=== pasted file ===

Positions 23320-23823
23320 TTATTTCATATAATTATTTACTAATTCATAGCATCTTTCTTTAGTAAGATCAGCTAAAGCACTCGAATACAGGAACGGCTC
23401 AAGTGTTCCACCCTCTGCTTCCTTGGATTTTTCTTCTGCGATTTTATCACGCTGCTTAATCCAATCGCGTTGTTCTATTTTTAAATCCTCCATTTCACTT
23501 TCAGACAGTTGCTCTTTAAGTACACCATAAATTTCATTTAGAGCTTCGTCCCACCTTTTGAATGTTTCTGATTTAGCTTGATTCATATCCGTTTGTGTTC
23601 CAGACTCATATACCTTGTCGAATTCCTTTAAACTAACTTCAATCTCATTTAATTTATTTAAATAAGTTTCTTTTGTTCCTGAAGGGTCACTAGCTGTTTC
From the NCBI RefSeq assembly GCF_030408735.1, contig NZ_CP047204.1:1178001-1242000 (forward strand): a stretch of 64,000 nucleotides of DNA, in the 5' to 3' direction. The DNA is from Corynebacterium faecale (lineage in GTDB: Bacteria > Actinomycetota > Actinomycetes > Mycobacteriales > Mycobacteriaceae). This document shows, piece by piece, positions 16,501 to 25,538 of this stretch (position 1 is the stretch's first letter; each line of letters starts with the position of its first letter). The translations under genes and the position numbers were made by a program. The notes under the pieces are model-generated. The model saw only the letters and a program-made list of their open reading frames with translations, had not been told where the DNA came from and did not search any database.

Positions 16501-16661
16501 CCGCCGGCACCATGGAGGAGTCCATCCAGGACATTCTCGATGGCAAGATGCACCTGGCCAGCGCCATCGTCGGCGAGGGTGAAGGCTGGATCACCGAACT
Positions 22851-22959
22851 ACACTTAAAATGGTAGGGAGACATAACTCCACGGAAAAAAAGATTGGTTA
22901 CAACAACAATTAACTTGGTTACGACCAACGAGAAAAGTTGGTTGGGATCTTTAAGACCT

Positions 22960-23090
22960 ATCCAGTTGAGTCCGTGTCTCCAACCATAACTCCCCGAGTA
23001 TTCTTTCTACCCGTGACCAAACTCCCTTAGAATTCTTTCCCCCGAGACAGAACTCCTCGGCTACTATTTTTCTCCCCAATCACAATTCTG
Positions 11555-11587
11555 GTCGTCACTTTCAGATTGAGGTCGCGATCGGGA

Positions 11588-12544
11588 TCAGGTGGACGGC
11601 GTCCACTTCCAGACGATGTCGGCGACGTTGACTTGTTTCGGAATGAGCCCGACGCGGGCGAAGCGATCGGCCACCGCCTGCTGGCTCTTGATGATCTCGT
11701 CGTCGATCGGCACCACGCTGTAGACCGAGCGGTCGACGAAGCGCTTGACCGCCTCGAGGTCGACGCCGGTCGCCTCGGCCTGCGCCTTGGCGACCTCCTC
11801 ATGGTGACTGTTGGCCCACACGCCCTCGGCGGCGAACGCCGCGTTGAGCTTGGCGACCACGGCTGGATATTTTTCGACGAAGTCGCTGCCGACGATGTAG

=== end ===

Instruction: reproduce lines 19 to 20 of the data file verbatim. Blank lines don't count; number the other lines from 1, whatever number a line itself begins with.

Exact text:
11601 GTCCACTTCCAGACGATGTCGGCGACGTTGACTTGTTTCGGAATGAGCCCGACGCGGGCGAAGCGATCGGCCACCGCCTGCTGGCTCTTGATGATCTCGT
11701 CGTCGATCGGCACCACGCTGTAGACCGAGCGGTCGACGAAGCGCTTGACCGCCTCGAGGTCGACGCCGGTCGCCTCGGCCTGCGCCTTGGCGACCTCCTC